I should be used to his frequent comings and goings, but it only seems to get harder as the girls get older and are involved in more activities. Also, it’s really hard to carpool when your carpool expects you to do an equal amount of driving. I’m not complaining though; I just have another good reason to appreciate our upcoming move. For the first time in almost 20 years, we’ll be living in the same area as our extended family.

9. I forget.

When I get busy, I simply forget about writing. Sort of like I forgot to arrive early to my own soccer game. If I have to forget something, neglecting my writing takes precedence over forgetting to feed the kids.

10. My eyes are itchy.

Actually my seasonal allergies have absolutely nothing to do with this blog post. I just wanted to complain. Spring has arrived late, and we haven’t reached the point where a thin film of yellow pollen will cover every outdoor surface. Still I wake up every morning and contemplate scratching my eyes off my face. Allegra and Zaditor eye drops only go so far.

P.S.

Lest I end on a negative note, I need to add a thank-you note to my sweet husband. After following him around from state to state for nearly 17 years, he’s decided to make a sacrifice for me. He’s moving us to the Blue Ridge Mountains just so we can live near my sister’s family and my parents. His family lives on the other side of the Rocky Mountains, and he still hasn’t completely come to grips with being labeled an East Coaster.

We’re also buying a house that he’s never seen in person. While I gave in to his request for a garage, he let me pick out the rest of the house. He recognizes that he’s committing to an indefinite number of Sunday dinners and that we will never live in the same time zone as his parents. He is increasing his commuting time so I can decrease the stress that I’ve grown used to carrying.

And that’s just part of the reason that I love him. Thank you, Ryan.


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A Conversation with My Childhood Self

This is my second post for Compassion’s Blog Month. My assignment? Have a conversation with my childhood self. Here’s what I would want my much-younger self to know:

Laura, you’re going to learn a lot of lessons in the coming years. Some of these lessons will come easily, while others will cause you some pain. But take it from your grown-up, almost-40-year-old self, you’re going to learn plenty!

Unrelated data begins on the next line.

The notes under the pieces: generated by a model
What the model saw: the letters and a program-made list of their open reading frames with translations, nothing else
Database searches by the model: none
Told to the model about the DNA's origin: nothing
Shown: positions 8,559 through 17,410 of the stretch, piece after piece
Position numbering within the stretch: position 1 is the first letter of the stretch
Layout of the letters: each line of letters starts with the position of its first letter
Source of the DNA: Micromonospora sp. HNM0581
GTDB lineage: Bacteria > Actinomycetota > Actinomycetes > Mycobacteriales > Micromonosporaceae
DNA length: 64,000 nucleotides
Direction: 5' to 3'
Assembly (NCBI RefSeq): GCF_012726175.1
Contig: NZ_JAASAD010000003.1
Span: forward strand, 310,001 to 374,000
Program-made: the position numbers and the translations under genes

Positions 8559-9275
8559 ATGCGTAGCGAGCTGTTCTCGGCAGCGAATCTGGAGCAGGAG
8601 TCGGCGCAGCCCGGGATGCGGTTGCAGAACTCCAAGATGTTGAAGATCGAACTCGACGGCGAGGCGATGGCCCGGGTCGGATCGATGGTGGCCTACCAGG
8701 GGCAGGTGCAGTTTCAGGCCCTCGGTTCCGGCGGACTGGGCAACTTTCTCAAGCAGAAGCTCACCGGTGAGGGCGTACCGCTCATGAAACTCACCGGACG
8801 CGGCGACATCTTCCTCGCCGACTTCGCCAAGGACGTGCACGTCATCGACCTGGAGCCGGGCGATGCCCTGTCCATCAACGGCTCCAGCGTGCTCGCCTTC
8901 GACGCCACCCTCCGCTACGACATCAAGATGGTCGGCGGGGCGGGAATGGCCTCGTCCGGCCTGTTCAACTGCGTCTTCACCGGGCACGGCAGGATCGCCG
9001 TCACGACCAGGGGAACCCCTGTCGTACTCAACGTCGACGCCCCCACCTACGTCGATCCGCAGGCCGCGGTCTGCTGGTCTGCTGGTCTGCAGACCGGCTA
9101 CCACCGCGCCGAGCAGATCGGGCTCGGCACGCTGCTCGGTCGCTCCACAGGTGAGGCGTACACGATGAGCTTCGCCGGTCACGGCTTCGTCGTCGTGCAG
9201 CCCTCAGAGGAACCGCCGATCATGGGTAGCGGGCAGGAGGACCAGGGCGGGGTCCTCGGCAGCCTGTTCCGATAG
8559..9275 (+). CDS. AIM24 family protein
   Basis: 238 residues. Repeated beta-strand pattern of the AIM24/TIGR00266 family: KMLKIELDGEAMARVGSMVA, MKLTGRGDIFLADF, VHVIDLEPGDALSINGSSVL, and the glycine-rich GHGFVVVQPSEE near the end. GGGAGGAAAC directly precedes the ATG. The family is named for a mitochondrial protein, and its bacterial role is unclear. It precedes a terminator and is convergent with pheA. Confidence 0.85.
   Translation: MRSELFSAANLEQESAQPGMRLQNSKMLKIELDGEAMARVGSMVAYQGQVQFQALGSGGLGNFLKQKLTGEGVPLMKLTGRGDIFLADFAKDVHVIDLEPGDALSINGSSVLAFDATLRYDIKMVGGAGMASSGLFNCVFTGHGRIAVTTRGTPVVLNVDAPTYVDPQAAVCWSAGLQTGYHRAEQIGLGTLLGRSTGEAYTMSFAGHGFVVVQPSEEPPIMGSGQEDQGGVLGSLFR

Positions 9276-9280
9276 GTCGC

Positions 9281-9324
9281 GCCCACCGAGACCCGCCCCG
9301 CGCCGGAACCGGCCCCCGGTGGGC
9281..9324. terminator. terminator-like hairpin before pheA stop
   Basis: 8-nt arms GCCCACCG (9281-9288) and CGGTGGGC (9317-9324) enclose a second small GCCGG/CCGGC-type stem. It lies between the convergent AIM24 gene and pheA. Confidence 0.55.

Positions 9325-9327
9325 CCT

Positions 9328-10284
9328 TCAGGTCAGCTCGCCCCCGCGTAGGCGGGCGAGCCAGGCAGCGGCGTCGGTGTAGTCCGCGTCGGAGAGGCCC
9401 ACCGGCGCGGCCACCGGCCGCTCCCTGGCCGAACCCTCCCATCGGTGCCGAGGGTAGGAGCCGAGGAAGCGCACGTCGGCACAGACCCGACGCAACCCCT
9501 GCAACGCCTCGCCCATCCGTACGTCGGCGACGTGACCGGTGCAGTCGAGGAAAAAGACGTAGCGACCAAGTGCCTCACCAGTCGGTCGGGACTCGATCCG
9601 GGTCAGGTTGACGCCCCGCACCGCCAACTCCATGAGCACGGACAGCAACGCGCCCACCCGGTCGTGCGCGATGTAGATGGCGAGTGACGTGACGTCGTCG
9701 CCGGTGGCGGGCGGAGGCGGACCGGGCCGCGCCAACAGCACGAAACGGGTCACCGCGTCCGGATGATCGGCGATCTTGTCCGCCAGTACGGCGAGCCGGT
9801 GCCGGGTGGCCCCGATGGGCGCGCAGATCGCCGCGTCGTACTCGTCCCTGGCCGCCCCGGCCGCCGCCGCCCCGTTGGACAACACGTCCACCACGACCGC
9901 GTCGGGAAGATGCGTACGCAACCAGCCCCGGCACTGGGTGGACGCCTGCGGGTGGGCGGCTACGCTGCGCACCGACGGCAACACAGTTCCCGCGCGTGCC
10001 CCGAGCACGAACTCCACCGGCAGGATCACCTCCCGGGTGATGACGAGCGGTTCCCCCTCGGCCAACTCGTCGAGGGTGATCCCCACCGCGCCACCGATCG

1. Don’t take yourself so seriously. You’ll have plenty more bad haircuts, and there’s no sense in crying over your hair. It will grow out.

3rd grade school picture, c. 1983. Notice my monogrammed sweater and wings.

3rd grade school picture, c. 1983. Notice my monogrammed sweater and wings.

2. Take some art lessons! Don’t quit piano in 9th grade! Your academic aspirations won’t suffer if you foster your creative side.

3. Do some strength training and put some muscle on your upper body. You’re not going to like what’s in store for your knees.

4. Don’t be so shy. Yes, it’s no fun that I’m saying the same thing that your mom tells you, but you’re going to do a whole lot of relocating in your adult life. Force yourself to be more outgoing so that you’ll know how to make friends wherever you live.

5. Don’t get too attached to the thought that you don’t want to move around as an adult or that you’d never marry someone in the military. Hint, hint.

6. Forget about waiting tables over summer break. You’ll never have a career in the restaurant world, but you will spend a ridiculous amount of time teaching and coaching children.

7. Seriously consider writing at least one research paper farther ahead than the night before it’s due. You’re really going to appreciate sleep when you’re older!

8. Continue to memorize Scripture. Powerful verses are going to come to mind exactly when you need comfort and wisdom the most.

9. Learn to trust God completely. Know that He is sovereign. You might think that you’re going to fall apart at times, but He won’t ever leave you to face your struggles alone.

10. Don’t judge others when you don’t know their circumstances. You’ll be amazed at who your true friends are later in life.